I did not mean that we should not make scientific observations, I want to make that clear. I just want to also make it clear that I have no problem if God decided to do something 'outside' of the laws of physics that we all are familiar with. He is not limited by physical laws or gravity/time/space limitations. Therefore, if he broke a rule of physics during creation, I have no problem with that and if something is unexplanable, I am sure we will find out soon enough. I also think that we may observe things from our extremely limited point of view that seem to be somewhat in conflict with our faith---we cannot let this disturb us because we must always accept that as science changes and grows, so will the observations, but my other point was that we cannot totally throw out the possibility of completely supernatural events which have occurred that don't make sense to the observer. This is a horrible argument for non-Christian scientists, but we as Christians must accept the possibility. At least that is the way I see it.

    (I still think the Earth revolves around the Sun... :D
     
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    DEACON

    First of all I’d like to clarify terms so that we are all on the same page. I define a Creationist as anyone who believes God had a part in the universe's creation and includes both young-earth and old-earth creationists. The term has been highjacked over the past 40 years and now many only recognize the term as relating to young-earth creationism. So it is a good idea to state specifically what type of creationist/creationism you are talking about when you use the term.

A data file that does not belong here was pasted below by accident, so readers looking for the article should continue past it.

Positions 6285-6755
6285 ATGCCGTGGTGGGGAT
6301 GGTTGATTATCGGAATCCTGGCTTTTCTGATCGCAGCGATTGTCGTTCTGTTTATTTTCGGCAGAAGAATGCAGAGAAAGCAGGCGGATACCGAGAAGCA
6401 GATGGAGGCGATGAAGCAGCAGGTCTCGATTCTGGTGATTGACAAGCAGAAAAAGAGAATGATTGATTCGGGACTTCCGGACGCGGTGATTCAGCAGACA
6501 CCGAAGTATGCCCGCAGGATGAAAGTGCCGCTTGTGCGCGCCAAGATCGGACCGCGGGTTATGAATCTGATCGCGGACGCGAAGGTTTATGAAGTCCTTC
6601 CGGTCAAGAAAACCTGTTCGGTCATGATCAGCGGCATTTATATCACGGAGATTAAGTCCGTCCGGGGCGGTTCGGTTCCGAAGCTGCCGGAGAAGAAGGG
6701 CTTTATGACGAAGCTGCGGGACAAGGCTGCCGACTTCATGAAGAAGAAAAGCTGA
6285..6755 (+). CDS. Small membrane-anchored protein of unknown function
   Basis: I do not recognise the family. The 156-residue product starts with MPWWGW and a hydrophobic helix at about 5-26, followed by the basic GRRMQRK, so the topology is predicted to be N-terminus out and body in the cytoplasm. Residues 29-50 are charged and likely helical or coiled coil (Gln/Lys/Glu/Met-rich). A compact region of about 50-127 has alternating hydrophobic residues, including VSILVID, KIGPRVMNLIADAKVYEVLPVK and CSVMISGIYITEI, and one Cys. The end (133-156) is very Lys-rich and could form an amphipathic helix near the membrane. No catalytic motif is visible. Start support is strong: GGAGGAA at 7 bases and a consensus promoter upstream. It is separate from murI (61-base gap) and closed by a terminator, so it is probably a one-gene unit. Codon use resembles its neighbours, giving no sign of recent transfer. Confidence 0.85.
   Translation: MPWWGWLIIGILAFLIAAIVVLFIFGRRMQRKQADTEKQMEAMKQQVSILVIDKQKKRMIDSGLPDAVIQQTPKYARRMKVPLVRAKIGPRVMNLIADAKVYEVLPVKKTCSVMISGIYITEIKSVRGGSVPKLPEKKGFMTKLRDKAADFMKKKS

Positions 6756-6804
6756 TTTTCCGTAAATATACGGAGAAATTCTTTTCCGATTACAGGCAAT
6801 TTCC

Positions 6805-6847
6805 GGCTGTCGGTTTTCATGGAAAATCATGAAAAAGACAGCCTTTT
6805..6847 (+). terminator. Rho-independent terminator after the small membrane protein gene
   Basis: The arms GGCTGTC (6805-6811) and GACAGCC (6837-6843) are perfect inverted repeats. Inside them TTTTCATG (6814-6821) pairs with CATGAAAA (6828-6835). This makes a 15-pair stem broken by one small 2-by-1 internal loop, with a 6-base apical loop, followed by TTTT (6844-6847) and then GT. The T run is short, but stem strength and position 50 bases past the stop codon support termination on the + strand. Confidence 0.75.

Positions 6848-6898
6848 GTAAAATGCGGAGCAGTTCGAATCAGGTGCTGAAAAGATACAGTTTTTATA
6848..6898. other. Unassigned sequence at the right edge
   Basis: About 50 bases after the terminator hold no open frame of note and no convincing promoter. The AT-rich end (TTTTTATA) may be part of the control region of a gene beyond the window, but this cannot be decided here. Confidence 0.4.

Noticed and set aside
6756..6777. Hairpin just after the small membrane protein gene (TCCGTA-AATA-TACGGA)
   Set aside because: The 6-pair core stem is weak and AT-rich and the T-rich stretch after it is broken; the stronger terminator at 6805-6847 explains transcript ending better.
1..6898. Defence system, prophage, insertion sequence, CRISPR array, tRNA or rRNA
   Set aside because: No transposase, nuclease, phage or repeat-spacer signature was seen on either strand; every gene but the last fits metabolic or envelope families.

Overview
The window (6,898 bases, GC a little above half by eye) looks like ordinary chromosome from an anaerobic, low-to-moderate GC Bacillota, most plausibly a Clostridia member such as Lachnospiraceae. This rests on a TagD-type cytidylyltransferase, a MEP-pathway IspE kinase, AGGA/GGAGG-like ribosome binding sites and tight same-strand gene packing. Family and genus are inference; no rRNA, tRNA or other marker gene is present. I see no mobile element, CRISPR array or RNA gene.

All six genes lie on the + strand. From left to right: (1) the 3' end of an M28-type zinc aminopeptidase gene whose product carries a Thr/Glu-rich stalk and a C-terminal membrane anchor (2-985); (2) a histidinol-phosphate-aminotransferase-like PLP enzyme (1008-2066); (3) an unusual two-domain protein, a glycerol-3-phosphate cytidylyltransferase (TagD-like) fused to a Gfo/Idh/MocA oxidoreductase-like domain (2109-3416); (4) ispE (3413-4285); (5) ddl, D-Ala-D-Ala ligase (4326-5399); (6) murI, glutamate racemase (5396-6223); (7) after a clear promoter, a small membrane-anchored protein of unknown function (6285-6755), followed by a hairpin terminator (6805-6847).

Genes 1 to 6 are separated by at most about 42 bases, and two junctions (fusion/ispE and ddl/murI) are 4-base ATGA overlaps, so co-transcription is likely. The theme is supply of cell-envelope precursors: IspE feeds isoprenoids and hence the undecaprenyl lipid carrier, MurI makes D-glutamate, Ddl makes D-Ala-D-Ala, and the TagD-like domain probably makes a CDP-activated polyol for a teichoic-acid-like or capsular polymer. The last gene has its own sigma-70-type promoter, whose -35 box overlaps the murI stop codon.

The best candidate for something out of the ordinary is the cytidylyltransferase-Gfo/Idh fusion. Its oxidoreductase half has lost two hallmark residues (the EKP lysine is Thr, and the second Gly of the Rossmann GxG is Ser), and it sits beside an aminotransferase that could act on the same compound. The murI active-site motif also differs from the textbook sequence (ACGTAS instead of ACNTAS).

The basic doctrine of Creation is fundamental to Christian theology. You can’t be a Christian and not believe that God created. The question then is, HOW? You ask,
    God works in many ways. While there have been attempts by unbelievers to explain the resurrection in natural terms, It remains a unquestioned supernatural miracle for believers. I don’t think anyone questions God’s abilities; we only search for His methods. Yes.God works in many different ways. Understanding how God works doesn’t mean we can’t give Him glory for the wonders He performs. What are the ways God works? God maintains (provides, upholds, keeps up, sustains), moves (stirs, arouses, influences, drives, affects, touches), preserves (saves, shields, safeguards, defends, conserves, protects, shelters). Each of these is a work of God. Thank God for each breath you breathe, it’s a miracle of His provenience.